Sun 29 May 2016 - I've been to the hardware store and gotten lumber for the bench risers and the drawer stack tops as well as the hardware I'll need to build and attach the risers. While there I also picked up the lumber for the power tool benches that I'll need to build after this.

Mon 30 May 2016 - Today I'm getting started on the Frankenbench. I pulled the top off the desk so that I could measure, cut and fit risers to lift the top to the correct height. There were some fixes that needed to be done before anything else could be done. There were two braces that spanned the center of the desk. They had to go because they would interfere with the open space needed to access the bench pin. Out they went.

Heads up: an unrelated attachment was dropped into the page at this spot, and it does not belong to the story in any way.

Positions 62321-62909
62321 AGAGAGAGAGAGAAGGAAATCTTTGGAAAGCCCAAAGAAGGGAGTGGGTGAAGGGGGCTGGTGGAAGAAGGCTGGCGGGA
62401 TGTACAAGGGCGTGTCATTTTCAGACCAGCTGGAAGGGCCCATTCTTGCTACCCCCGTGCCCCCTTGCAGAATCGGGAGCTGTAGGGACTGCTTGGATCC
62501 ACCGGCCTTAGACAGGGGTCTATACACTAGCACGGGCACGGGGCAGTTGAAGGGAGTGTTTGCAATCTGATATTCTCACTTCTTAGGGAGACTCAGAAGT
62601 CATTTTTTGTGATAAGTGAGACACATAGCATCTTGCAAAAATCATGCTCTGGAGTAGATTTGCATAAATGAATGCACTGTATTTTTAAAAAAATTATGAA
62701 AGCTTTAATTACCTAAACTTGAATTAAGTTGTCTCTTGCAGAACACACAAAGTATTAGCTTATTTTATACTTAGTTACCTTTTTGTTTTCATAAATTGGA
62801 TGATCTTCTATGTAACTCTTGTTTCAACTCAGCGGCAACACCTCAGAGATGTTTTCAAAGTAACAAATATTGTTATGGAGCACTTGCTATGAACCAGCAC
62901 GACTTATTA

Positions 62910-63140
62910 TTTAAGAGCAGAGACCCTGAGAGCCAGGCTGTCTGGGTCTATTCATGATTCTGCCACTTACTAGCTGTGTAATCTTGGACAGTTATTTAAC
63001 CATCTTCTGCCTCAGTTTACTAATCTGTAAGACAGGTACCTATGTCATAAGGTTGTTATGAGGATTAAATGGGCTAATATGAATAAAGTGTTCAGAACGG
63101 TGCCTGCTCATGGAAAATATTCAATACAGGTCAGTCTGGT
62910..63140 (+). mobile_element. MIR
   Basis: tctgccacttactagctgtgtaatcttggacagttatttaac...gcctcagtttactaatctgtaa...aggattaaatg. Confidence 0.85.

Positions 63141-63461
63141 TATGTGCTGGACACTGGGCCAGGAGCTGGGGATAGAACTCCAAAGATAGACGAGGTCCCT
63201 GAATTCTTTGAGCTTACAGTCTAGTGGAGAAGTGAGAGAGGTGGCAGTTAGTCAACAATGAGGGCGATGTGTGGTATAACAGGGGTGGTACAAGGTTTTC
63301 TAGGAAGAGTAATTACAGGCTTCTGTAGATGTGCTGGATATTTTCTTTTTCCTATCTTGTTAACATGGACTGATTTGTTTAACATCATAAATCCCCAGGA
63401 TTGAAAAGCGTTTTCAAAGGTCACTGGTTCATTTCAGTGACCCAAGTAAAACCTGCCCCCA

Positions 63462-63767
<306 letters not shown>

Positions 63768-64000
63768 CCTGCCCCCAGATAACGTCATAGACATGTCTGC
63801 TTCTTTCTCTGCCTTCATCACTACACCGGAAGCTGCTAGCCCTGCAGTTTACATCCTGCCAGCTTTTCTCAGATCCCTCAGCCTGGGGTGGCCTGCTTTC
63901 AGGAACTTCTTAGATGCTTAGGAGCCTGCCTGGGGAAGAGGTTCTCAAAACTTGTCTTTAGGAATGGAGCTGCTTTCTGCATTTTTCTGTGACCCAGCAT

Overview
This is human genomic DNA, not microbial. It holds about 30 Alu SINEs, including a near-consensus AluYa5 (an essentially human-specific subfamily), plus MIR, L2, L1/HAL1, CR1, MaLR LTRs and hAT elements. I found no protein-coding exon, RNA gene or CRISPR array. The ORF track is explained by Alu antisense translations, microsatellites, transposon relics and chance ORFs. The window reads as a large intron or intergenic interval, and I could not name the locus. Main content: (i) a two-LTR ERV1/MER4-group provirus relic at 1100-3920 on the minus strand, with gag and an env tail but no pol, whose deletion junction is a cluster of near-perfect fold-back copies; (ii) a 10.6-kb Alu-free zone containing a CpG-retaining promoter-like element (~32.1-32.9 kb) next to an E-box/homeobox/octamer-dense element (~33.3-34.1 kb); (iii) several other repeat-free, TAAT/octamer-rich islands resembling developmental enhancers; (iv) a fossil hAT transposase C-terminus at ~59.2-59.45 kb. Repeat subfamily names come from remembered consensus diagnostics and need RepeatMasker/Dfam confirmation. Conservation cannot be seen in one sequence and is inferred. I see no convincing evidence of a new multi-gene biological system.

First one gone and the second to follow shortly.
I then added a foot brace to strengthen the bench since the other two braces across the center space had to be removed.
Left connects to right again.
Had to lay the desk on its back to get this screwed into place.
 The center drawer guide rails needed some repair. They'd been abused and needed to be glued back to solidity.
A little TLC - wood glue and clamps
Using the strap plates I got the sides and back connected to the bench body. Then they got attached to each other with heavy corner braces. Finally I connected the two interior short walls to the back riser.
Risers attached
It's ready to attach the top after the drawer stacks are capped off.